The Ala minor ossis sphenoidalis is part of the human skull. They are near the cuneiform bone. Your job is to help shape the eye socket.
The ala minor ossis sphenoidalis belong to the human skeletal system. They are translated as small sphenoid wings. The sphenoid bone and the associated wing of the sphenoid bone are components of the skull.
They are made of a bony structure. They are located in the back of the face. The sphenoid bone forms the back of the human eye socket. The ala minor ossis sphenoidalis consist of thin plates of bone. They are divided into the anterior wing of the sphenoid bone and the posterior wing of the sphenoid bone. Both are laid out on both sides and optically have a wing shape. They are formed from triangular bone plates.
The wings of the sphenoid bone form small openings and thus passages for nerves and vessels. The wings of the sphenoid bone are very small parts of the human skull. They serve as the exit point for the optic nerve or the V cranial nerve. The eye can be supplied through the openings of the ala minor ossis sphenoidalis and the recorded visual information is transported via the nerve pathways to the brain for further processing.
The ala minor ossis sphenoidalis is a collective term for various small bones of the sphenoid wing. are divided into the wings of the anterior sphenoid and the posterior sphenoid. The bilateral wings of the anterior sphenoid bone are called the ala ossis preesphenoidalis or ala minor.
They form part of the back of the eye socket, the orbit. Both front wings of the sphenoid bone are traversed by the optic canal. The optic canal consists of the optic nerve, the optic nerve and the ophthalmic artery. The wings of the posterior sphenoid are also placed on both sides. They are known as Ala ossis basisphenoidalis or Ala major. The foramen ovale is located in them. This serves as the exit point for the V cranial nerve, the mandibular nerve.
The foramen spinosum is located at the posterior end of the sphenoid wing. This serves the arteria meningea media when it enters the cranial cavity. The ala minor ossis sphenoidalis have a triangular and thus wing-shaped shape. Since they form the rear area of the eye socket, they can only be felt to a small extent from the outside in the area of the temples.
The task of the bone plates of the ala minor ossis sphenoidalis is to shape the posterior eye socket. The human eye is protected in a cave. This is completely surrounded by different structures of the brain skull. Light and colors are absorbed through the eye. All visual stimuli are picked up by the individual components of the eye and transported to the cortex via the optic nerve. There they are evaluated and reactions initiated.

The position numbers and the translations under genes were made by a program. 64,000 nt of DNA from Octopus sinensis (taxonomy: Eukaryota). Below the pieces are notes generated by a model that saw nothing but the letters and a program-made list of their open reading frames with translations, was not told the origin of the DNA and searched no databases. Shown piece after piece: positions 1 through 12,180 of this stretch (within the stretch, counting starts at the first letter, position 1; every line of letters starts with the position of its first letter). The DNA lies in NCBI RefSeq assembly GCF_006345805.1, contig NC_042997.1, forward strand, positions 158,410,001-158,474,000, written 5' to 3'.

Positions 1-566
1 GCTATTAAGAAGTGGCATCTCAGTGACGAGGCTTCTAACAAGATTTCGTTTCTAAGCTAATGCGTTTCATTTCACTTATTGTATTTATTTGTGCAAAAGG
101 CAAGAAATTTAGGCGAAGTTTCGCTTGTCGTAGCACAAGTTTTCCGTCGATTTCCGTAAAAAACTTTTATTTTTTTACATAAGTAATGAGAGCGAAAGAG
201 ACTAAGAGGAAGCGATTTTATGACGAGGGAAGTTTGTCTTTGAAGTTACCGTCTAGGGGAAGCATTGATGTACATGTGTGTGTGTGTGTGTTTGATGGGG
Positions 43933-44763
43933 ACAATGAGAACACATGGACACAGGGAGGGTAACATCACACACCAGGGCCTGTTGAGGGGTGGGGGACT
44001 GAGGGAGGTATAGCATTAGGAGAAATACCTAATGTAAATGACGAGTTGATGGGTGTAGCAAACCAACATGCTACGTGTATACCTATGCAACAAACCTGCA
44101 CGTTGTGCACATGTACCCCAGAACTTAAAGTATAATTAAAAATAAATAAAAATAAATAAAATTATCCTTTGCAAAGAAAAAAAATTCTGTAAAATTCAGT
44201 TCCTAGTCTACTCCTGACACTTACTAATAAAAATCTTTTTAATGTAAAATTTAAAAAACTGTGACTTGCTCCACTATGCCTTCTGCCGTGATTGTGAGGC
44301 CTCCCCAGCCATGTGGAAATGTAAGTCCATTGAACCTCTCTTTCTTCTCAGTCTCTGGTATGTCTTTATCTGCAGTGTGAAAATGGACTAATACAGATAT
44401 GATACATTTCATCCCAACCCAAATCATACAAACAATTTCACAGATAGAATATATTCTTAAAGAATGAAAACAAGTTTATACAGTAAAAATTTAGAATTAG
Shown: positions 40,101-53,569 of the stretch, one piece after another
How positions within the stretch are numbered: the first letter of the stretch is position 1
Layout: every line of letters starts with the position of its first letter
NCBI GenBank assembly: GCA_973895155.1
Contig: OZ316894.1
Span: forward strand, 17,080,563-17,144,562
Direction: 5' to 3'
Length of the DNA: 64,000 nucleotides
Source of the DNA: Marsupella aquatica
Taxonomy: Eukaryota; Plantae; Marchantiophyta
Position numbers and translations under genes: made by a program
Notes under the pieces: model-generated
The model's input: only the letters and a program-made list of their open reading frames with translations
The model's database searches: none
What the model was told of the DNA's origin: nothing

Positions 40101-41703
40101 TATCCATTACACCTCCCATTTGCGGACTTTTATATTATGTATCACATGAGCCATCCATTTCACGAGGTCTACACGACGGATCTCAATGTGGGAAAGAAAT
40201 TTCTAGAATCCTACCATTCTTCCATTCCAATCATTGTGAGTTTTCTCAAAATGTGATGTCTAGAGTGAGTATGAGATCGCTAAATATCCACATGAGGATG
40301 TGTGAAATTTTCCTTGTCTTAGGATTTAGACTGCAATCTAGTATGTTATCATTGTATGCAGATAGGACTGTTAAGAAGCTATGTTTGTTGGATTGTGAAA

The optic nerve runs through the ala minor ossis sphenoidalis. This ensures that, on the one hand, the eye is supplied and, at the same time, recorded stimuli reach the visual cortex as quickly as possible. This is in the back of the human head. Some visual stimuli are processed within a few milliseconds. In order for this to happen, the optic nerve needs a quick path to process stimuli.
In addition, various blood vessels pass through the Ala minor ossis sphenoidalis. The ophthalmic artery is one of them. The arterial blood vessel supplies the eye and the eye socket with important messenger and nutrients. The branches of the ophthalmic artery supply the retina, the lacrimal gland, the lens and also the ethmoid cells. The V cranial nerve, the mandibular nerve, also runs through the Ala minor ossis sphenoidalis. The cranial nerve supplies large areas of the face. With its ramifications, for example, the teeth, the jaw, the cheek, the auricle, the palate or the chin are supplied.
Lesions of the skull bone are mostly caused by severe impacts. This happens as a result of falls or accidents. The bones of the human skull are very stable and can withstand minor damage without any further consequences.
A lesion of the bone can cause a break or bruise. In most cases, the damage heals on its own after a few weeks. Bruises are considered uncomfortable and cause headaches. The patient should take it easy and avoid physical exertion or pressure on the head during the healing process. The bones of the posterior orbit are rarely damaged on their own. Usually the adjacent regions are affected, so that the wings of the sphenoid are to be ascribed to another cause as an accompanying symptom. If tissue swelling inside the skull develops, it can lead to the openings of the ala minor ossis sphenoidalis becoming blocked.
The nerve tracts and vessels can then no longer be used as passage points. On the one hand, this means that blood flow congestion can occur. If they are not corrected or if the blood cannot find another way, bleeding is the result. These can cause impaired consciousness, loss of consciousness, or headaches. In addition, sensorimotor failures usually occur.
There is a risk of a stroke. In addition, the nerve tracts can no longer adequately supply the organs. As soon as the openings of the ala minor ossis sphenoidalis are closed, the eye is no longer adequately innervated. This leads to loss of vision. Recorded information can no longer be transported into the visual cortex and the function of the rods and cones in the eye is restricted.